12. 12. 12 frost.com All rights reserved © 2015 Frost & Sullivan At this early stage, the advantages of medical wearables include: • 24/7 monitoring – Expanding beyond the limits of the usual one-hour appointment, the wearable allows the home health care agency to provide a new level of care that tracks and reacts on a real-time, anytime basis. • Ease of use – Designed properly, wearables can be easy for seniors or fragile patients to read and easy to wear. • Reduced number of office visits with the doctor –With the right backend support and analytics in place, physicians can work more closely with home health caregivers to address medical needs remotely. Concerns regarding the use of wearables in the home health care sector include: • Lack of high precision – If not scientifically precise,caregivers will be hesitant to act on the recorded data. • Backend systems and software apps – These still need to be created. • Data security – HIPAA regulations must be satisfied. • Reimbursement – The patient’s insurance may not cover the cost. • Senior-specific needs – The wearable ergonomics must be designed to meet the needs of clients with limited vision and motor capabilities. Mobilizing Home Health Care: A Case Study Challenge Philadelphia-based BAYADA Home Health Care operates 250 offices around the US. The provider needed to provide its caregivers (including therapists and medical social workers) with real-time access to patient data. In so doing, BAYADA also wanted to streamline its work processes in the field. Solution BAYADA selected Samsung and medical application provider Homecare Homebase to build and implement a custom mobile solution that allowed caregivers to download their assignments, view maps and directions, and then utilize wireless forms to record patient information. The new software was preloaded on the 7-inch Samsung Galaxy Tab® 7.0.After a limited pilot, BAYADA issued 4,000 of the devices to its workers. Results BAYADA experienced a significant reduction in employee travel time, an increase in caregiver productivity (including less after-hours paperwork), and overall improvement in its in-home patient care services.
  13. 13. 13 Improving Home Health Care: How Mobile Technology can Boost Outcomes, Profits, and Compliance All rights reserved © 2015 Frost & Sullivan First Step: Creating a Mobility Action Plan When deciding where and how to begin integrating mobile technology into their day-to-day operations, home health care providers should keep the following action steps in mind: 1. Decide on the composition of the strategy team. The actual users of the mobile solutions should be represented and take an active part in any decisions being made. 2. Clearly define and prioritize pain points. What is the first area that needs addressing? For example: Reducing paperwork? Improving the quality of patient care? Better dispatching? Meeting regulatory standards? Creating a new revenue stream? 3. Choose a mobility partner. Who is viewed as the most trusted advisor regarding mobile technology? Potential candidates include mobile device manufacturers, wireless carriers, mobile application developers, and systems integrators. Solicit recommendations from peers, interview prospects, and evaluate the strengths each brings to the table. 4. Determine whether to purchase prebuilt applications or create a customized solution. If custom, will it be built in-house or created by a third party? Given the level of in-house IT expertise,evaluate the pros and cons of cloud-based versus on-premise solutions. With cloud-based solutions, day-to-day management is handled by the developer. Also, servers and software don’t have to be purchased outright, which can reduce a portion of upfront costs. 5. Decide which mobile form factor and operating system offers the best fit.What does the device need to do? Will the mobile solution scale easily to a smartphone or will it require the display size and processing power of a tablet? Will the onsite caregiver always have access to Wi-Fi, or will a cellular capability be necessary? 6. Ensure enterprise-grade security. Patient data security must be HIPAA compliant. 7. Be prepared to negotiate data plans, including overage charges, with the wireless carrier. A pooled plan often works best. 8. Run the business case. Clarify ROI expectations. 9. Consider a pilot. Depending upon the size of the home health care agency, a one- or two-month trial may be appropriate.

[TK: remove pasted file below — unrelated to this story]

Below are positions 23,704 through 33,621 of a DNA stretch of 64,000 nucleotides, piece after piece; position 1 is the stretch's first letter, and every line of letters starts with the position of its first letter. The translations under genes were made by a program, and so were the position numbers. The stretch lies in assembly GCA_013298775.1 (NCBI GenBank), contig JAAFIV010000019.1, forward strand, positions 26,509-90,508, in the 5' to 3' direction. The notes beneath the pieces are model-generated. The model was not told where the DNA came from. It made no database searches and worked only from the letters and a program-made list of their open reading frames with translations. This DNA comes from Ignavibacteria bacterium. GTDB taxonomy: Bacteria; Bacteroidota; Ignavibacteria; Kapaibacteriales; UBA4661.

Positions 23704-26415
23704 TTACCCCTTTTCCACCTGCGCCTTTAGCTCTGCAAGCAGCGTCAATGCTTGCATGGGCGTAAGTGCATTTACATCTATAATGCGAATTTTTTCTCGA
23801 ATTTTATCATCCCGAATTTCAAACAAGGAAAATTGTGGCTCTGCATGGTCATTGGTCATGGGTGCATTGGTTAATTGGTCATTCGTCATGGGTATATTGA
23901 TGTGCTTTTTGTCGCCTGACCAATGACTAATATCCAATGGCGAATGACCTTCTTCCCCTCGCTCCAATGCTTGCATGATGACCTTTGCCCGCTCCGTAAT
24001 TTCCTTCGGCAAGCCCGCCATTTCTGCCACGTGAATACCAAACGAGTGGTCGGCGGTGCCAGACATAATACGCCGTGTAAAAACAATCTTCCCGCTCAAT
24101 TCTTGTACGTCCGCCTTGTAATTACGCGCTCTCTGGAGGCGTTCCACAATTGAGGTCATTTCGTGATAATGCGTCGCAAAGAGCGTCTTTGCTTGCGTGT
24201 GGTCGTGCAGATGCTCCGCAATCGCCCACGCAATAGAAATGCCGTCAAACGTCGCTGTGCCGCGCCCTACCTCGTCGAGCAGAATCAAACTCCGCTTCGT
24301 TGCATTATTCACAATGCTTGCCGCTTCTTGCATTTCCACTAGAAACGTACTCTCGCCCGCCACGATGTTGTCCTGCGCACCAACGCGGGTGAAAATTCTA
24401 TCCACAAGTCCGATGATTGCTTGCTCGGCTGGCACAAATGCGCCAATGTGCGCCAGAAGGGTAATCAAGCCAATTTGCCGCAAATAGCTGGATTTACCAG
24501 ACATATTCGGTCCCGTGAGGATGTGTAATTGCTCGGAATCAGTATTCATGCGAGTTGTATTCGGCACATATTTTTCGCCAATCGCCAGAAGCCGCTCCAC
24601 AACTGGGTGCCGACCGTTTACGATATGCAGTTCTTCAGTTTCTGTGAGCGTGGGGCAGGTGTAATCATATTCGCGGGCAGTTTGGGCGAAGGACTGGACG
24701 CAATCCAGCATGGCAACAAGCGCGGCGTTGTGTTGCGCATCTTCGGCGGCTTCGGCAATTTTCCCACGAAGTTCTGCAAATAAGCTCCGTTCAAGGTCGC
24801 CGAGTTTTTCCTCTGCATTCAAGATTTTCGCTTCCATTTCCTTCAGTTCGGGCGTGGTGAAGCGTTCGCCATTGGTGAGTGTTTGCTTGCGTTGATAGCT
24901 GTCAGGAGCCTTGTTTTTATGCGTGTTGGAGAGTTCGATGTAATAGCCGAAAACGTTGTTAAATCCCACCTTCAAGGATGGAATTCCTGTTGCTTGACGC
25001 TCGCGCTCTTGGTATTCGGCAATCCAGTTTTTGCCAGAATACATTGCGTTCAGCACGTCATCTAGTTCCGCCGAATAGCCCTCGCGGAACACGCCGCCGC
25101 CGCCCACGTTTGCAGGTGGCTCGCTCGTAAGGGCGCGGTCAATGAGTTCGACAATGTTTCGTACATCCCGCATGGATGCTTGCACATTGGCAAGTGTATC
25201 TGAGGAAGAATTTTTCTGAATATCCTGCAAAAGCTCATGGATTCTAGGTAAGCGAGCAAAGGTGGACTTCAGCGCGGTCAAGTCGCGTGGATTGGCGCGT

14. 14. 14 frost.com All rights reserved © 2015 Frost & Sullivan MOBILITY ACTION PLAN - FIRST STEPS Create strategy team, including actual end users. Define and prioritize pain points. Choose a trusted mobility partner. Decide on prebuilt vs. customized mobile apps. Define form factor(s) and mobile operating system(s). Ensure enterprise-grade data security. Negotiate data plans with wireless carrier. Run the business case. Consider a pilot. A Final Word Mobile technology has already begun to positively impact today’s home health care effort. Providing high- value, real-time data and analytics on a caregiver’s mobile device enhances patient care, while also increasing employee productivity. Implementing remote patient monitoring takes caregiving to an even higher level,offering convenience and providing peace of mind to both the client and his or her family. Simply put, mobile technology has become a must-have in the highly competitive and rapidly growing field of home-based health care. To learn more about how mobility solutions can positively impact the home health care mission, please visit www.samsung.com/healthcare. 1 National Health Expenditures by Type of Service and Source of Funds: CalendarYears 1960-2013. Centers for Medicare and Medicaid Services, Office of the Actuary, National Health Statistics Group. 2 Long-Term Care Services in the United States: 2013 Overview. National Health Care Statistics Reports, Number 1. Hyattsville, MD: National Center for Health Statistics, 2013.